Our vision is to improve people’s health and wellbeing by changing the way we eat and developing essential life skills. To do this we work with the most disadvantaged and vulnerable groups in the community through providing free cookery demonstrations around East Devon, South Somerset and West Dorset.
Health issues relating to diet are a huge public health issue. In the UK, it is estimated that around 70,000 avoidable deaths are caused by diets that fall short of current guidelines on healthy eating. HALFF are fulfilling a need in the community and beyond. Moreover individuals diagnosed with health issues receive no practical cookery advice from the NHS (eg: heart disease, diabetes or high blood pressure).
To address this HALFF delivers informal cookery advice to equip individuals with the skills and confidence to plan, prepare, and cook healthy food from scratch. We also help people understand the seasonality of food, thus reducing the costs of eating healthily. In our sessions we explore food labelling and help people see the links between food and health. These skills will help people to feel supported to make the changes they need in their lives to eat more healthily and sustainably and cook more at home.
Our ethos is firmly entrenched in responding appropriately to need rather than being prescriptive. The last 9 years we have helped people feel supported to make simple changes to their diet and become confident cooking with fresh produce. With 250 parents of young children attending our courses and working with 2 local youth groups we have helped bring back the social importance of meal times as well as teaching an essential life skill.
Alongside the charitable activities for the community we also run HALFF’s Food Hub, a general greengrocer shop in the centre of Axminster. We stock fresh fruit and vegetables, healthy ready meals, and local juice, preserves and honey. The shop promotes responsible (sustainable) foods, advice to achieve a healthy diet and cookery course information.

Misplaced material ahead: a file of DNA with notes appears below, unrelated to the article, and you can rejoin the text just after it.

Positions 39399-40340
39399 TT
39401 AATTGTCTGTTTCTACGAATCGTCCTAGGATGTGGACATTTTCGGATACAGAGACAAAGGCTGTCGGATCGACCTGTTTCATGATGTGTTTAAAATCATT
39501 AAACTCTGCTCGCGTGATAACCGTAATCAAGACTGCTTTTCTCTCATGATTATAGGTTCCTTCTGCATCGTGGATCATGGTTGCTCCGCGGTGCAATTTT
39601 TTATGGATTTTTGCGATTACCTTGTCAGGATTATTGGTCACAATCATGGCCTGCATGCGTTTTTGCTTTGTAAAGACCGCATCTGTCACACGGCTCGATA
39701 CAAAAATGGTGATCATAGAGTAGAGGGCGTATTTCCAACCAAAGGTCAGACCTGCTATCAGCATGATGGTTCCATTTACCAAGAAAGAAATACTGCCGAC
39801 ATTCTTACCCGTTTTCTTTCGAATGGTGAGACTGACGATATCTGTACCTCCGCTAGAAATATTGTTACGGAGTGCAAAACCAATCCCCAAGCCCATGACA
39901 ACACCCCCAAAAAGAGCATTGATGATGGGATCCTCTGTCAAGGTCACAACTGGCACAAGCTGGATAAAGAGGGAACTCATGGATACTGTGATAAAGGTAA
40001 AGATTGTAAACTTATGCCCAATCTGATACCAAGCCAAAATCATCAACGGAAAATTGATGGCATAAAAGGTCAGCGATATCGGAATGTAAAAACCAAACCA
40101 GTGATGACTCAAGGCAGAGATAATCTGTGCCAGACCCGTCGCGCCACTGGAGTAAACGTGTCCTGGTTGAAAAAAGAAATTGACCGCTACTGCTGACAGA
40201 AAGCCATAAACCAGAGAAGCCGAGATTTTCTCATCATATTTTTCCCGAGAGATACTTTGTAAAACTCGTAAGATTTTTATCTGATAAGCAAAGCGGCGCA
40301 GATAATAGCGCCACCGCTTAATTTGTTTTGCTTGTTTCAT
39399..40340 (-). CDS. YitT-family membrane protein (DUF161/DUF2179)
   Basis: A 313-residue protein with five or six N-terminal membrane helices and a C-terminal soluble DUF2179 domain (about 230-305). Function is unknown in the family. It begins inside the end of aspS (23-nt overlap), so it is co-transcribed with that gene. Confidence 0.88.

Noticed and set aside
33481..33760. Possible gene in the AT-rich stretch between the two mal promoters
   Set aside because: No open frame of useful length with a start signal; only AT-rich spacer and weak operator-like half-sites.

HALFF grew out of the community. A group of local parents identified that there was very little support given to parents about how to feed their babies and young children. We saw how confused people were with all the conflicting information they received through supermarkets, television and health workers, and that they did not have the skills to identify evidence based information as opposed to marketing based information. We, therefore, set up cooking and nutrition sessions for parents in four local towns.
Although these sessions were very well received and have helped parents considerably, they inevitably only provide a service for people who choose to go to the sessions at a pre-planned time. However, pre-arranged sessions may not suit all members of the community as some may not have the confidence to attend or may not be available at the time of the session.
So HALFF set up the HALFF Food Hub in Axminster – a fruit and vegetable and local food shop which also provides information and advice for people about cooking and nutrition, so that people can access information as and when they need it.
HALFF now runs sessions for many sectors of the community, including pregnant women, carers, people living alone, children and young people and people with heart disease, type II diabetes and high blood pressure.